Applying for Medicare and Finding a Financial Advisor

by J. David Lewis

Even in the days when our newsletters were paper, I promised myself I would not clutter readers’ lives unless I felt I had something significant to say.  Some colleagues say we should buy content to contact people on-time every month.  I don’t go along with the philosophy that writing takes too much time.  Material written by others cannot really reflect Resource Advisory Services’ philosophy.  Sometimes, I recommend something written by others, as I did in our last two newsletters – two months and four months ago.  They can be found on the Resource Advisory Services Blog.  The next may be in a few days or it could be awhile.

In a staff meeting last week, I was encouraged to describe my experience applying for Medicare.  We hear a lot about concerns as people approach this process and little from people who have done it.   I will get to that in a moment.  The same day, I received the National Association of Personal Financial Advisors’ e-Newsletter with links to three excellent resources for finding financial advisors:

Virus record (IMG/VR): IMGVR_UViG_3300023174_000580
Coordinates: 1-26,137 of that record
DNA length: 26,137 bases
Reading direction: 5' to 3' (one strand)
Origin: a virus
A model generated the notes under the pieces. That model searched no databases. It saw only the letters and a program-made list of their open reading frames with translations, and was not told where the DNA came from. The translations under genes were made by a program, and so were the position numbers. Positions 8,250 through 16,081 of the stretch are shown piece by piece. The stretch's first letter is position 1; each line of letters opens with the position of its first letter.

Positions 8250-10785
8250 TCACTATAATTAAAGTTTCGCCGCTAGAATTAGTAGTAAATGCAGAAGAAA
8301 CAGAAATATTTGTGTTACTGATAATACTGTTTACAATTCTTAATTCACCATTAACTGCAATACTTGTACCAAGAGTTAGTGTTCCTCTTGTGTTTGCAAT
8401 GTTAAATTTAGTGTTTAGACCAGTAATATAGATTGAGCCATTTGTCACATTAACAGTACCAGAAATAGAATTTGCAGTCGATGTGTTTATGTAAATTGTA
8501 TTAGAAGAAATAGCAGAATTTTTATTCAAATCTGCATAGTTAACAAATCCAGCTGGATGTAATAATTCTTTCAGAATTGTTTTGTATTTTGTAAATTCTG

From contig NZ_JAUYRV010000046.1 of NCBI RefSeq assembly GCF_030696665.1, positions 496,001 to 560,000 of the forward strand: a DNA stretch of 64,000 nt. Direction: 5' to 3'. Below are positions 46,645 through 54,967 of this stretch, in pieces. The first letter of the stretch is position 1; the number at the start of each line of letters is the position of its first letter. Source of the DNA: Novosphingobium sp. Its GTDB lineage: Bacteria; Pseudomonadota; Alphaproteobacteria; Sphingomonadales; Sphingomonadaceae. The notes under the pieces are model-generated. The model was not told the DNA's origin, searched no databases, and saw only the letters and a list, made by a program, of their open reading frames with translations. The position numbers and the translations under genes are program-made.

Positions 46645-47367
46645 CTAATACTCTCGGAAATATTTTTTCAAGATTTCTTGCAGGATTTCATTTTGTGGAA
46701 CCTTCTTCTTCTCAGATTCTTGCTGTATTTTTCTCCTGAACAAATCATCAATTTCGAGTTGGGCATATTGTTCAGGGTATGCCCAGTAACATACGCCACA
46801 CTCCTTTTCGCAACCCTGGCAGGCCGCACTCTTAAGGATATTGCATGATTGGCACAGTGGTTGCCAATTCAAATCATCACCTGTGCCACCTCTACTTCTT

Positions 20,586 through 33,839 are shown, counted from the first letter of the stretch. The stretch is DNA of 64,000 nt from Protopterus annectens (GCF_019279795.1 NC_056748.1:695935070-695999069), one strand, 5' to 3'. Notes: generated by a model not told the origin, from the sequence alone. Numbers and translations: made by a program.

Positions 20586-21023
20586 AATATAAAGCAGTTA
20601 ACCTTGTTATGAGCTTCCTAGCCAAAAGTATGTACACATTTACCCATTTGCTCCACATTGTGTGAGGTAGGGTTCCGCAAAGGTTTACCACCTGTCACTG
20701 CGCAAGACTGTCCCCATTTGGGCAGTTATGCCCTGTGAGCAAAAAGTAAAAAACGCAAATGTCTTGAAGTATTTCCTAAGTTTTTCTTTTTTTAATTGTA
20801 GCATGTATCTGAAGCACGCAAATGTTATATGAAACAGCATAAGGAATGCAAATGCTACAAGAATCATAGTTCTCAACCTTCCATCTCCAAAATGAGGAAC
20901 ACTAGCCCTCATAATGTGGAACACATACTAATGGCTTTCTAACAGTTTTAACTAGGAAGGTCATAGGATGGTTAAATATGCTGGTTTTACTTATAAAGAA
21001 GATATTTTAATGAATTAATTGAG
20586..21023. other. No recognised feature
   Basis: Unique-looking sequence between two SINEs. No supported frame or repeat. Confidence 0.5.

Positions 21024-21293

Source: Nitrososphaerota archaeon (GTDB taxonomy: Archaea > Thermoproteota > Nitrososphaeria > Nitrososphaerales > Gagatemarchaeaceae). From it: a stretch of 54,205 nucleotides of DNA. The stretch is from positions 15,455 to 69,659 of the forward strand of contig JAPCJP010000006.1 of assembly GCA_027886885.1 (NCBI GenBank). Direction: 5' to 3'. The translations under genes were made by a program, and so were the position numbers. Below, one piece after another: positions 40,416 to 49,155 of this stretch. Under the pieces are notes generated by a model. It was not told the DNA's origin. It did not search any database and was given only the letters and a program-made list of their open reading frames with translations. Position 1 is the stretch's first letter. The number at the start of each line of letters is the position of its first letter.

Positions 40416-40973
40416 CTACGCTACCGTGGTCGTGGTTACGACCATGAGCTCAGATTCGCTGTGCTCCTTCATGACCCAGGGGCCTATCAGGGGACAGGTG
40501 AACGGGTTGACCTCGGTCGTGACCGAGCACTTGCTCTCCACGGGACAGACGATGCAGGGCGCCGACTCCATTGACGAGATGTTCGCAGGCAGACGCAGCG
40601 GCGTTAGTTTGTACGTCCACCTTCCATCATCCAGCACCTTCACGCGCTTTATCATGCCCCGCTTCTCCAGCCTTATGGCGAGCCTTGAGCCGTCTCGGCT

“The SEC just released a new resource entitled Investor Bulletin:  Top Tips for Selecting a Financial Professional.  The really exciting part is that they reference NAPFA’s Pursuit of a Financial Advisor Field Guide on the page of Additional Resources.  You will note we are the only non-regulatory body mentioned.”  The other link is CNN/Money’s “Ask How Your Financial Advisor is Paid” video.  These links are worth sharing among people you know.

Now, for Medicare – Around June, a flood of Medicare supplement insurance offers began appearing in my mail.  The vocabulary was foreign and the volume could puzzle anyone.  They all implied that the decision on the plan is monumental.  No wonder people feel overwhelmed with this stuff.  I had heard that some prescribed drugs could lead to one company over the others but had little guidance otherwise.

Eventually, I decided to browse the Social Security website to educate myself a bit.  Maybe I could learn how to read this stuff.  That first visit didn’t give much useful information, except that I could apply for Medicare online.  When I attempted it, I found I should wait until three months before my 65th birthday month – August for me.  So, I turned to the insurance question.